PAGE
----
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Ben Jones
Ben Jones, UK Lawyer
Category: Law
Satisfied Customers: 77874
Experience:  Qualified Solicitor
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I have a refund dispute with Ryanair and need advice. uk.

Customer Question

I have a refund dispute with Ryanair and need advice.
JA: Where are you? It matters because laws vary by location.
Customer: uk. Hertfordshire
JA: What steps have you taken so far?
Customer: Raised a support ticket and have been backwards and forwards. It was a cancelled flight purchase feb 2020 that was converted to a voucher that i eventually asked to be paid back in December 2021. The money never showed up in my account but the said it was sent.
JA: Is there anything else the Lawyer should know before I connect you? Rest assured that they'll be able to help you.
Customer: Barclays said the original transaction is older than 120 days and so they cant raise a merchant dispute on my behalf.
Submitted: 17 days ago.
Category: Law
Expert:  Ben Jones replied 17 days ago.
Hello, I’m Ben, a solicitor, and it’s my pleasure to assist you. I may ask for some preliminary information to help me determine the legal position.
Expert:  Ben Jones replied 17 days ago.

I am sorry to learn of the difficulty you have been experiencing with trying to get this refund from Ryanair.

Expert:  Ben Jones replied 17 days ago.

Please tell me whether they provided you with and actual refund reference at all?

Customer: replied 17 days ago.
they did. Today they emailed me the transaction ID number. But my my statement clearly show that the money didn’t arrived. As we exceed 120 day limit., i am stuck as to what to do next.
Expert:  Ben Jones replied 17 days ago.

OK thank you, ***** ***** they provide a date for the transaction as well?

Expert:  Ben Jones replied 17 days ago.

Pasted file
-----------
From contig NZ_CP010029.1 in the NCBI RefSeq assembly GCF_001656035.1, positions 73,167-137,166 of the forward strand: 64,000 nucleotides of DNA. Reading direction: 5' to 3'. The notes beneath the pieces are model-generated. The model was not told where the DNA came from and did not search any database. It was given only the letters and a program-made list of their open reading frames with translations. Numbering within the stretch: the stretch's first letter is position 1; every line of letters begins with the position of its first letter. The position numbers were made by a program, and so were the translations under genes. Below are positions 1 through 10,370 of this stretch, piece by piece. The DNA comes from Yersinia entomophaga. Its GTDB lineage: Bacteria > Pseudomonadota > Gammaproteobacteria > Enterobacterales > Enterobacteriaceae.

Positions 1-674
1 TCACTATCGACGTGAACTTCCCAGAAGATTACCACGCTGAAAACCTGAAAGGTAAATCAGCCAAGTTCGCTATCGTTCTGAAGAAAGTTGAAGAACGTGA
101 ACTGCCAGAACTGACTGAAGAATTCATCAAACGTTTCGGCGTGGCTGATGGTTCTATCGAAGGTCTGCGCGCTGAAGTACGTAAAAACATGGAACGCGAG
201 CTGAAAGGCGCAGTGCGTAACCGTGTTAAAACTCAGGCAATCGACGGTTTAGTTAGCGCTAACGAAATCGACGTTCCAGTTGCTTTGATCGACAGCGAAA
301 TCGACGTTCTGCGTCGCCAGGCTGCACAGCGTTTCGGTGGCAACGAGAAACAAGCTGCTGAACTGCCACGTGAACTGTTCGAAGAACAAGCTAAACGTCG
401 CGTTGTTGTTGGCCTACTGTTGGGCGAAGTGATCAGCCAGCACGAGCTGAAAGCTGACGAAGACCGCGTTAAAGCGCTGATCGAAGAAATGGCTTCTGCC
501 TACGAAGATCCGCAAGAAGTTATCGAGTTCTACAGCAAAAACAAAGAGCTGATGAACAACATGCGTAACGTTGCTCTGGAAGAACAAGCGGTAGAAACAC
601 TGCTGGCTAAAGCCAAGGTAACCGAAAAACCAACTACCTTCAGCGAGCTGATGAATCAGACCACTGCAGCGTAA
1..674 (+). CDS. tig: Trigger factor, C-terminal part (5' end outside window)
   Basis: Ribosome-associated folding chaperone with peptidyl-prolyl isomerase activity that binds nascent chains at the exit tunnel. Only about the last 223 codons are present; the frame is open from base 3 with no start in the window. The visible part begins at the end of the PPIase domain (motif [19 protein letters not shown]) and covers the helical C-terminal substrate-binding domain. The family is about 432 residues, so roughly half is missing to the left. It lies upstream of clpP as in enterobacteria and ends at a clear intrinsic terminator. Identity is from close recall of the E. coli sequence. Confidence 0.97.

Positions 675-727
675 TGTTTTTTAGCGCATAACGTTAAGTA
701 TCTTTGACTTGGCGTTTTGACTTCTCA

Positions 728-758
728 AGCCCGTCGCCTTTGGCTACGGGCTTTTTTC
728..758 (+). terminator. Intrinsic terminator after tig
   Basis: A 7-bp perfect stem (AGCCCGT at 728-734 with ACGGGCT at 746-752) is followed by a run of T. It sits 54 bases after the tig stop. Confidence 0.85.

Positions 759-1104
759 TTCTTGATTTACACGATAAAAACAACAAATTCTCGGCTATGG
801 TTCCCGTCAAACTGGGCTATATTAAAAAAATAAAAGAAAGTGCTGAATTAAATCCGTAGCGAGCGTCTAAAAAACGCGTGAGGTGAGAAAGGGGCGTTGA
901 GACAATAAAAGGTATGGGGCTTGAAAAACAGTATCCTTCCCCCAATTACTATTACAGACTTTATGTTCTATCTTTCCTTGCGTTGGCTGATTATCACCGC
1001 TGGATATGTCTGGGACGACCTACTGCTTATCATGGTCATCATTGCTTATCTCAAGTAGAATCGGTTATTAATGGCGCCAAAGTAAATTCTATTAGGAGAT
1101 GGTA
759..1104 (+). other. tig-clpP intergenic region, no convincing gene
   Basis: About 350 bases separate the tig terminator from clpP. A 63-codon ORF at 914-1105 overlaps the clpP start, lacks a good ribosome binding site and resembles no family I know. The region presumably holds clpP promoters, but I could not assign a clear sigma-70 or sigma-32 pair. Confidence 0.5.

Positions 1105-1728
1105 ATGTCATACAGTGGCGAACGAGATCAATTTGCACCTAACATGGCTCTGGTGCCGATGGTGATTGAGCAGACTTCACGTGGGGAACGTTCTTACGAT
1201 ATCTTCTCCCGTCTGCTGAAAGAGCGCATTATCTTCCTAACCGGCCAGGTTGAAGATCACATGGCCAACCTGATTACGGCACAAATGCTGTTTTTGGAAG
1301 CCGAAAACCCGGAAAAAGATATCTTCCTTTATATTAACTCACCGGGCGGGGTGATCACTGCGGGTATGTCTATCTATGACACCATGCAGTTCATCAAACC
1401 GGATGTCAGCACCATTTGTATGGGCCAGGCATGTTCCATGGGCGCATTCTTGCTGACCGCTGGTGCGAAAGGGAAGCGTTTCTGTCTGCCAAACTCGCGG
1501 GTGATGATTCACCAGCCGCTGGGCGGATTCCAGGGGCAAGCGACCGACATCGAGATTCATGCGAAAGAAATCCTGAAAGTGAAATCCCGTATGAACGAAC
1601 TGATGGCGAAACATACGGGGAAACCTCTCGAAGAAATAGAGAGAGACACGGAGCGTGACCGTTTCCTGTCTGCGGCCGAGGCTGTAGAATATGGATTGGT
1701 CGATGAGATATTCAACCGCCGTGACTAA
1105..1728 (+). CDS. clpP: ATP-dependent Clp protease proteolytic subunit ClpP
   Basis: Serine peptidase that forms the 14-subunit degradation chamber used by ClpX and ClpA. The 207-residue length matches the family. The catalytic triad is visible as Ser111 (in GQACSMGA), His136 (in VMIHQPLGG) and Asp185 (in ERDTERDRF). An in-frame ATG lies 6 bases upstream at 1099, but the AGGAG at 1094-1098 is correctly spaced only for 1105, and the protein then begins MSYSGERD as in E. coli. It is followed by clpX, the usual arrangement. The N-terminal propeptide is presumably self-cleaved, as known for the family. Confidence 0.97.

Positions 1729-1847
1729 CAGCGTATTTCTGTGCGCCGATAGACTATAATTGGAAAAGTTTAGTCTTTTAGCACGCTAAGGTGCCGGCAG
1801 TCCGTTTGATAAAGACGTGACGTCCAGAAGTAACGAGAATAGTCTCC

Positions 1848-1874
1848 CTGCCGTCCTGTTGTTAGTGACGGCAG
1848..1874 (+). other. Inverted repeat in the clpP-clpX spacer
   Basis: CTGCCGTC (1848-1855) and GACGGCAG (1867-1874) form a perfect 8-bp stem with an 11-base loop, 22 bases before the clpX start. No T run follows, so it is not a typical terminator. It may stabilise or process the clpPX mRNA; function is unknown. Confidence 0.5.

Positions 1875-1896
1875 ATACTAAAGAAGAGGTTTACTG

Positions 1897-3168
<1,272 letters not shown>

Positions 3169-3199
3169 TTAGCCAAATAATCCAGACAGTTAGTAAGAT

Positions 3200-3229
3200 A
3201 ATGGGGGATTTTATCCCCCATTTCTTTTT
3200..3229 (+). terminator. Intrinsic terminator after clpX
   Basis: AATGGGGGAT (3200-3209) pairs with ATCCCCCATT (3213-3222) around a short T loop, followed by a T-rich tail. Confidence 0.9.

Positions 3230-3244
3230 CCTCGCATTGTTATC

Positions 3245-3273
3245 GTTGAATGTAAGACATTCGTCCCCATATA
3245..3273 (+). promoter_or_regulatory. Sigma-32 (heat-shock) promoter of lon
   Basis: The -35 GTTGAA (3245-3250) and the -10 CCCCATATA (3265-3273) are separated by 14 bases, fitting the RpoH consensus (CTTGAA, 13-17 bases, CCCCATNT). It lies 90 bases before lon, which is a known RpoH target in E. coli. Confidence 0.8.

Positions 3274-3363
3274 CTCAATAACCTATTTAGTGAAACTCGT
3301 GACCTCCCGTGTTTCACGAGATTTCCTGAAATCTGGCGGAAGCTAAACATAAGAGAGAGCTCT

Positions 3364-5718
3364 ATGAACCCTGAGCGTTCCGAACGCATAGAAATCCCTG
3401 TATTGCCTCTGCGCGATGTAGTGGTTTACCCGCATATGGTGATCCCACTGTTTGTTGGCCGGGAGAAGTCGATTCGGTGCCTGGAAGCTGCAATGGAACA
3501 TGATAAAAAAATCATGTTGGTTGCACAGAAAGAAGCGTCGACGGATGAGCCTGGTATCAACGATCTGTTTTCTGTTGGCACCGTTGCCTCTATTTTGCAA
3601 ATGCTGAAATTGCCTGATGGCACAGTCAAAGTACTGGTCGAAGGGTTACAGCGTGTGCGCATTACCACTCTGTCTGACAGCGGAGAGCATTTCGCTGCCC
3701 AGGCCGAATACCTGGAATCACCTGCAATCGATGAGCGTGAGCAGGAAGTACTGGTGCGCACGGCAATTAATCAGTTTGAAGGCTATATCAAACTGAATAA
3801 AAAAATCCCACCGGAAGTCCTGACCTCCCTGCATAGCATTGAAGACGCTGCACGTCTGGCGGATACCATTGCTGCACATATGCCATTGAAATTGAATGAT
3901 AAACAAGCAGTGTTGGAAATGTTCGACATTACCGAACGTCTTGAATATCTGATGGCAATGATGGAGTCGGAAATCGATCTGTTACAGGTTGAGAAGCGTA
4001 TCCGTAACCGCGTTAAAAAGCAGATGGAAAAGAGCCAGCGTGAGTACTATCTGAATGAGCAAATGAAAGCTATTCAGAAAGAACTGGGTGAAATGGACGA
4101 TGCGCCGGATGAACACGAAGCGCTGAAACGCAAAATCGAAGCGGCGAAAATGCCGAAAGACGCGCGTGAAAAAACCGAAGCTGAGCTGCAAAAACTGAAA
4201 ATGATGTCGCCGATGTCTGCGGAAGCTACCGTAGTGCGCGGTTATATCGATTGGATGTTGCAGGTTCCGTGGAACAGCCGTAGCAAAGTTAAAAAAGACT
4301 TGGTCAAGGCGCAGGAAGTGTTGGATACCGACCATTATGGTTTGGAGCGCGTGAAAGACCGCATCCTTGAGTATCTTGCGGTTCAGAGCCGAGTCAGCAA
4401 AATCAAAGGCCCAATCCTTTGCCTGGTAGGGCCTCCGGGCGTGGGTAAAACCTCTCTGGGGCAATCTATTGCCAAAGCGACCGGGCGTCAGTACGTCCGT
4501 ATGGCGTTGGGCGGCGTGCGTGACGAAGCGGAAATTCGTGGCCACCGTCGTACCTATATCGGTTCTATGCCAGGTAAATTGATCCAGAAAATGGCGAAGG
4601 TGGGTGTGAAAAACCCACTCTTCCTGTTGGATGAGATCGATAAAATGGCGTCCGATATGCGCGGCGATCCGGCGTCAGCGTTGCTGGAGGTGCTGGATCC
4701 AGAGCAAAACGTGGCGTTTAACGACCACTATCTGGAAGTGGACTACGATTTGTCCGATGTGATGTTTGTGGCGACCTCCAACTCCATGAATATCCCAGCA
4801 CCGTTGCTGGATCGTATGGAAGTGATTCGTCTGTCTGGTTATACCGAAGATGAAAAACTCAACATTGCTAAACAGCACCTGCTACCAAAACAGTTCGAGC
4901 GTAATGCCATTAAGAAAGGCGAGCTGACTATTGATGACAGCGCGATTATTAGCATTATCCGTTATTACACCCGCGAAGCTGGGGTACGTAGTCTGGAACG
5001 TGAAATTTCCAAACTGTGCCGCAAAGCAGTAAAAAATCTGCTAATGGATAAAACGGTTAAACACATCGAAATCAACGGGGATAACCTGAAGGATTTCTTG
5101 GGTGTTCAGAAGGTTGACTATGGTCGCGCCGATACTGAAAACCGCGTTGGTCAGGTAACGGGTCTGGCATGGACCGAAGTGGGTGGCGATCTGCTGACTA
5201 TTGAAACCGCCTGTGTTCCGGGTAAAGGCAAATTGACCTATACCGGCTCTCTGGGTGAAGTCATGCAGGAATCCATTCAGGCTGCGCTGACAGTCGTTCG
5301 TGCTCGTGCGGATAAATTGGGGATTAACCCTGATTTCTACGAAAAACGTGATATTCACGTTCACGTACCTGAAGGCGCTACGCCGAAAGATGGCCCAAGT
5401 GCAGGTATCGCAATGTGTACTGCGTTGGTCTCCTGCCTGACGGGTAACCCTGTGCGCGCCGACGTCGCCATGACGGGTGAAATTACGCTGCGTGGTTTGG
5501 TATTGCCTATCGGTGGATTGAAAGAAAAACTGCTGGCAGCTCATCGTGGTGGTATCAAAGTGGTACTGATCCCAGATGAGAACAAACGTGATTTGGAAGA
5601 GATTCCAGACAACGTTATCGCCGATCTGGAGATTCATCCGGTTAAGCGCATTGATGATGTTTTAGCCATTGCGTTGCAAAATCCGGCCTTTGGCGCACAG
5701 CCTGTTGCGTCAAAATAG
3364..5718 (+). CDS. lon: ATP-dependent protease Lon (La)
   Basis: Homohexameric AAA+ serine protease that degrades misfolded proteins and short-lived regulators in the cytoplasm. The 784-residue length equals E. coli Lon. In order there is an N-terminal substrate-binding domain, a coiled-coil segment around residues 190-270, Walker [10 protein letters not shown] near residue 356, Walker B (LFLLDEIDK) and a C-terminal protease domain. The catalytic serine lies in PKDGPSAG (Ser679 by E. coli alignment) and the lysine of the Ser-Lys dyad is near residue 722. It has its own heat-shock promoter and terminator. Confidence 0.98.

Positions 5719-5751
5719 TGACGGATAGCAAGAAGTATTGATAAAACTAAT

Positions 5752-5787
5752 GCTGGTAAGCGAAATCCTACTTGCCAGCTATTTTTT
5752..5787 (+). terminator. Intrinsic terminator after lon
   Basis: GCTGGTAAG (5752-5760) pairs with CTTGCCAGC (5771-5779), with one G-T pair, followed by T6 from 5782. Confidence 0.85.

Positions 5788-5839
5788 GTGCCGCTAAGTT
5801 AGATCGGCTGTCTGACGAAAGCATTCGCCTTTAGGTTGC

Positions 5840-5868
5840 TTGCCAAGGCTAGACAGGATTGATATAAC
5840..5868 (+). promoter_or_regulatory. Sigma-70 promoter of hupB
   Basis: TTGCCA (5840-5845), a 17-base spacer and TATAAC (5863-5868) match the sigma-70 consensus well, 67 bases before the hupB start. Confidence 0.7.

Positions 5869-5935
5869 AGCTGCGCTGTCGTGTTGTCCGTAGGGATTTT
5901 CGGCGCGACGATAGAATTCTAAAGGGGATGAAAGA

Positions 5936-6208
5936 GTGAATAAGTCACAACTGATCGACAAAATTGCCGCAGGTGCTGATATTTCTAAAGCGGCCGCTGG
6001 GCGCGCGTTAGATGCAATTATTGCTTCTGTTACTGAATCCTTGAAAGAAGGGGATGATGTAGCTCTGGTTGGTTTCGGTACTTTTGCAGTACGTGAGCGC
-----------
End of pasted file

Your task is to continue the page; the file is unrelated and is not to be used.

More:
Hello, I was wondering if you have had a chance to consider my initial query above please? I will need your response before I provide an accurate answer to your situation. Thank you and I look forward to hearing from you.

Expert:  Ben Jones replied 17 days ago.

Without the requested information, I can only provide you with some general information on this topic. Hopefully, it will still be useful to you. First of all, I am sorry to hear about the issues brought up by this. It must be a frustrating situation to be going through.

If you cannot get the airline to pay you the money as promised and your card provider also cannot help, your only option will be to consider legal action to try and get the money that way.

If money is owed by one party to another, the debtor can potentially be taken to court to try and force them to pay up. However, as legal action should only be used as a last resort, there are certain steps that should be taken initially to try and resolve this matter informally and without the need to involve the courts. It is therefore recommended that the following steps are taken in order to try and resolve this:

1. Reminder letter – if no informal reminders have been sent yet, one should be sent first to allow the other party to voluntarily settle this matter.

2. Letter before action – if informal reminders have been sent but have been ignored, the other party must be sent a formal ‘letter before action’ asking them to resolve this amicably within a specified period of time – 14 days is reasonable. They should be advised that if they fail to make contact to resolve this matter, formal legal proceedings will be commenced to pursue them for the money that is owed. This letter serves as a ‘final warning’ and gives the other side the opportunity to resolve this without the need for legal action. There are numerous templates available online for such letters and a simple search will bring up a list of useful results.

3. If the letter before action is also ignored, formal legal proceedings can be initiated. A claim can be commenced online by going to https://www.moneyclaim.gov.uk/web/mcol/welcome. There will be a fee payable, which depends on the amount that is claimed. The debtor will eventually get a copy of the claim and they will have a limited time to answer it. They could accept it and pay what is owed, they could accept it only in part and defend the rest, or they could outright reject it. They could also completely ignore it, in which case judgment will eventually be entered automatically against them. Also, it is worth noting that the simple act of submitting a claim could show the debtor that this is being taken seriously and prompt them to consider negotiating a potential solution to stop the claim progressing further, such as offering full or partial repayment.

Expert:  Ben Jones replied 17 days ago.

Hopefully, I have answered your query in a way that is simple and easy to understand. If anything remains unclear, I will be more than happy to clarify it for you. In the meantime, thank you once again for using our services.

Expert:  Ben Jones replied 17 days ago.

I trust that everything has now been dealt with to your satisfaction and your original question has been resolved. If you have any further queries about it, please do not hesitate to get back to me on here. In the meantime, I wish you all the best.